Reflective learning is associated with looking back on experiences and understanding what actions could be taken in the future (Schon, 1983).
Atwal & Jones, (2009) states that ‘reflective practice is a fundamental component of continuing professional development and is required by all regulatory bodies, in order to revalidate registration’; erasing complacency within healthcare. Reflection enables health professionals to share knowledge with others, to make sense of challenging situations (Chapman et al, 2009). Gibbs' reflective cycle (1988) encourages a description of the situation, analysis of feelings, evaluation, and analysis to make sense of the experience; however, this reflection will focus on free-form reflection (The University of Edinburgh 2018). as I found it more productive to think freely in regards to learning British sign language (BSL). I find some reflective models to be quite restrictive in regards to fully expressing the event or experience; such as Johns (1995) or Schon (1983); therefore whilst my original note-taking in my action plan followed a reflective model, I chose to not to follow one for my reflection. Hand, (1995) explains that reflection enhances personal development by leading to self-awareness; which ultimately leads to empowerment. The reflection will cover the identification of my own occupational identity, occupational performance, and what influences my own culture, morals, values, and ethics. The term professionalism will be examined; and how I define it personally. According to Christiansen and Townsend (2004) occupational science was established in the 1980s with the goal of ‘understanding and exploring the nature and meaning of occupation; and the correlations to health and wellbeing’. Key themes of occupational science that I will cover in this reflection are ‘Doing, Being, Becoming and Belonging’ (Wilcock 2006), ‘Occupational performance’, ‘Occupational flow’ ‘Professionalism and professional behavior’, ‘Culture, Ethics, values and morals’, and ‘Occupational identity’. BSL has been at the forefront of my mind since meeting my friend Abigail; whose son is deaf due to cytomegalovirus during pregnancy. He has a cochlear implant and uses sign language to communicate. Within my healthcare background, I have used Makaton and semiotics surrounding Dementia care; however, I feel sign language is a different concept and requires focus and time to learn; this is why I chose BSL for my occupational learning experience (OLE). By dedicating 4 hours a week to my OLE, I have been able to learn a new skill that will benefit my future occupational performance and identity. In order to link the occupational science concepts to my occupational learning experience; objectives were used to distinguish focus.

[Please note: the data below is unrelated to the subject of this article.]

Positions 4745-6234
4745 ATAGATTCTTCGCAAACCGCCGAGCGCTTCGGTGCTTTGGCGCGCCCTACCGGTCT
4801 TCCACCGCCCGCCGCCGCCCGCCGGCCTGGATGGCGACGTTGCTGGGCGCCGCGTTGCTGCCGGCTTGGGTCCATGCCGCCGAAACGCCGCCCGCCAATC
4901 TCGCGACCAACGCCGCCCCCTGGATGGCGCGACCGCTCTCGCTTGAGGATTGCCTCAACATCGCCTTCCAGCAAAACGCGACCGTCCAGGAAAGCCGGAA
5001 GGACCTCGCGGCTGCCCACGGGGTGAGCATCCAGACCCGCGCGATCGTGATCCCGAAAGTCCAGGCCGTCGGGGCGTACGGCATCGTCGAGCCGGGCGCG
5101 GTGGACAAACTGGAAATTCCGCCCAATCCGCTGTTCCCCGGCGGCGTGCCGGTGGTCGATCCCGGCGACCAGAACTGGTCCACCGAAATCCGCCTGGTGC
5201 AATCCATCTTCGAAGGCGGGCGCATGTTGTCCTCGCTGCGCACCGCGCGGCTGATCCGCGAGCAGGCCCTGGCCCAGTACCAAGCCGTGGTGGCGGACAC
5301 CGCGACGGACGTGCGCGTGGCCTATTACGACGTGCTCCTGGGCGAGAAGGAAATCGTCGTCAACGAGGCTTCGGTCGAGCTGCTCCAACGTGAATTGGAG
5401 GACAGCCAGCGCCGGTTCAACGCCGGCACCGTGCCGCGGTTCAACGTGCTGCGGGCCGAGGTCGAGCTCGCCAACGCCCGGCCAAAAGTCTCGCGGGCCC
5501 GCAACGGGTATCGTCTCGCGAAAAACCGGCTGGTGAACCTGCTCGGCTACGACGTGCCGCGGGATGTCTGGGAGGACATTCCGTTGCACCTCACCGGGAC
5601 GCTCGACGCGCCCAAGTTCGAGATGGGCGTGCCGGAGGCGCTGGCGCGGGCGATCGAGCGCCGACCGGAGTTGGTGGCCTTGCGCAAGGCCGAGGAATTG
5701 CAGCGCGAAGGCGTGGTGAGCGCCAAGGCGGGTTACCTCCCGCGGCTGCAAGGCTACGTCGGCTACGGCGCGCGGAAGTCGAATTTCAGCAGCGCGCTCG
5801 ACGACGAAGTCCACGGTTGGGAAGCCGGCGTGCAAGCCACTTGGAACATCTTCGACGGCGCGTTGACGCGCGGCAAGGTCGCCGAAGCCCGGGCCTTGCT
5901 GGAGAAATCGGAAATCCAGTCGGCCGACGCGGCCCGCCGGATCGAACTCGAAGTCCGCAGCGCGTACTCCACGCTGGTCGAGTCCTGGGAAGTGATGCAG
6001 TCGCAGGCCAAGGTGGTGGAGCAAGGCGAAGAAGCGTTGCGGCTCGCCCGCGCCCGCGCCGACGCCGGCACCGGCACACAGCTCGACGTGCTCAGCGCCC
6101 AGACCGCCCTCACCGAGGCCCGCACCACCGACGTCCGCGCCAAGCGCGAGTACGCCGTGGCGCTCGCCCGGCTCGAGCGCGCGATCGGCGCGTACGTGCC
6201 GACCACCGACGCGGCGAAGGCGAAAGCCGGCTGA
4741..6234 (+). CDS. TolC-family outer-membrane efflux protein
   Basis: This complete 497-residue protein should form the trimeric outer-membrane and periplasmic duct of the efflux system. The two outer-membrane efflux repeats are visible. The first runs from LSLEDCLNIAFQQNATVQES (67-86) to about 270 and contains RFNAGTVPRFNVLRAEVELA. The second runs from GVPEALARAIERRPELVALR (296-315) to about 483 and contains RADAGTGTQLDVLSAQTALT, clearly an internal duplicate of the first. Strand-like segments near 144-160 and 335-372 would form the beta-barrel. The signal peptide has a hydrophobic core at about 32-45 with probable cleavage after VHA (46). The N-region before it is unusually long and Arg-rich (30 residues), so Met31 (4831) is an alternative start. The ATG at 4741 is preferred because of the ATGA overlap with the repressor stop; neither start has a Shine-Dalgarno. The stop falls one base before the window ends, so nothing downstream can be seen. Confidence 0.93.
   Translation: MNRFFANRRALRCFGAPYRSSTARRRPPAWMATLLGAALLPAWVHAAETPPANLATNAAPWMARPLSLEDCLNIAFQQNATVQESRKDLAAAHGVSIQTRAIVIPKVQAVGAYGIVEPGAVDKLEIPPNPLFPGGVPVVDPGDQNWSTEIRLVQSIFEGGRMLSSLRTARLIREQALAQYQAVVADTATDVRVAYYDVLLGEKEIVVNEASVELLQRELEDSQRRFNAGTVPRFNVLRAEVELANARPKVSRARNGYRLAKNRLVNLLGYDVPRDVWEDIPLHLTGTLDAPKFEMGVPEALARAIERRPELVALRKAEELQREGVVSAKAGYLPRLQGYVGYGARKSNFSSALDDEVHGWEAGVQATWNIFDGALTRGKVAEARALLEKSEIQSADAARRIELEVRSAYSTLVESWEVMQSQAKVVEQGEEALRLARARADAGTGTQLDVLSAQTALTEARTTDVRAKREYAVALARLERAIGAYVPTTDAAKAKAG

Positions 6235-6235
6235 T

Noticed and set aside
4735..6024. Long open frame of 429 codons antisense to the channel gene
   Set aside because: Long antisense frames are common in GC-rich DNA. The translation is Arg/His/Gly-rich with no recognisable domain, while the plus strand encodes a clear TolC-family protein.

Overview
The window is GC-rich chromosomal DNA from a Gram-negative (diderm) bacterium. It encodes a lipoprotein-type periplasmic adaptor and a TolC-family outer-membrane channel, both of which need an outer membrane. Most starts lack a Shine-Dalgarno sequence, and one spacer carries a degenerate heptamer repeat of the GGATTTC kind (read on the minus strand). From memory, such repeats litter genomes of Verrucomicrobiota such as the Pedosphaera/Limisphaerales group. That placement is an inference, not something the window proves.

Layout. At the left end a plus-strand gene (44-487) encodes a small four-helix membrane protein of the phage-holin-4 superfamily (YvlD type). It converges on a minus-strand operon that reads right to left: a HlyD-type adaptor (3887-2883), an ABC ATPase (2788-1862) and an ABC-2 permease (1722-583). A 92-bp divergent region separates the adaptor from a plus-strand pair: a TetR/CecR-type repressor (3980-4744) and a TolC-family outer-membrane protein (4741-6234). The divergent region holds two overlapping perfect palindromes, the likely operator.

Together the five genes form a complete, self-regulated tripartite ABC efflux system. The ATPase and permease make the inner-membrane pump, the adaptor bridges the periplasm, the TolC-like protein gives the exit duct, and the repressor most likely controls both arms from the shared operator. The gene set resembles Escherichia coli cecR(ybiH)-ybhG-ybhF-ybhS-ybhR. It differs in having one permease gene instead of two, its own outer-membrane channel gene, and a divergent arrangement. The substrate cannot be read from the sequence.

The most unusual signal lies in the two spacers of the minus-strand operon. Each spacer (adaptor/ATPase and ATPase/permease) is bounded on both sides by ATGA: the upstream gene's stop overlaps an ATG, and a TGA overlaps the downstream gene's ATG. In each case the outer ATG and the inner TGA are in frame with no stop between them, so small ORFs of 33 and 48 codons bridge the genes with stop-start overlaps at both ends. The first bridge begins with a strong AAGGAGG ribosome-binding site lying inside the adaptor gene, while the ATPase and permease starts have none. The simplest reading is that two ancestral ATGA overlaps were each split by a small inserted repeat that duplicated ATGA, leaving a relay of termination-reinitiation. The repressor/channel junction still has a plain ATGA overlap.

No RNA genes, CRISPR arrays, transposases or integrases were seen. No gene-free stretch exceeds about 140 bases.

Occupational performance is defined as ‘the result of a dynamic, interwoven relationship between person, environment and occupational over a person’s life span’ (Law et al 1996).
Within my research, I encountered facts about Wolverhampton having a strong and supportive Deaf community; which is progressive at changing the environment to ensure the needs of others were being met; making me question my own identity. ‘The “representation of the self” is the classical way of describing identity’ (McIlroy and Storbeck 2011). Before my OLE, I assumed the occupations of my identity as a mother and a student, were in balance within the PEO model (Kielhofner 2004); enabling enhanced occupational performance. I became aware that my occupational performance in learning sign language was diminished due to my environment; and needed adapting. I established a formal study space and utilized a timetable. I became aware of my own body language, and gestures. Hand movements are vital in communication as well as pronouncing words correctly in order for clear lip reading translation. Lieu et al (2007) state ‘individuals who are effective in lip reading, are able to understand around 30-45% of spoken English’.
‘The sense of belonging is a human need’ (Hall, 2019). Belonging to a group, or culture in society enables individuals to see value in their lives and gives a sense of direction. According to the National Registers of Communication Professionals working with Deaf and Deafblind People, there are only 908 registered sign language interpreters (Signature, 2015). Improving my own communication and increasing my occupational identity, has enabled me to belong to the sign language and Deaf community combined. Recently on Strictly come dancing, the presenters have been using sign language whilst on television, in order to promote and teach simple sign language to viewers; which I thought was a wonderful act of consideration and respect for the Deaf community.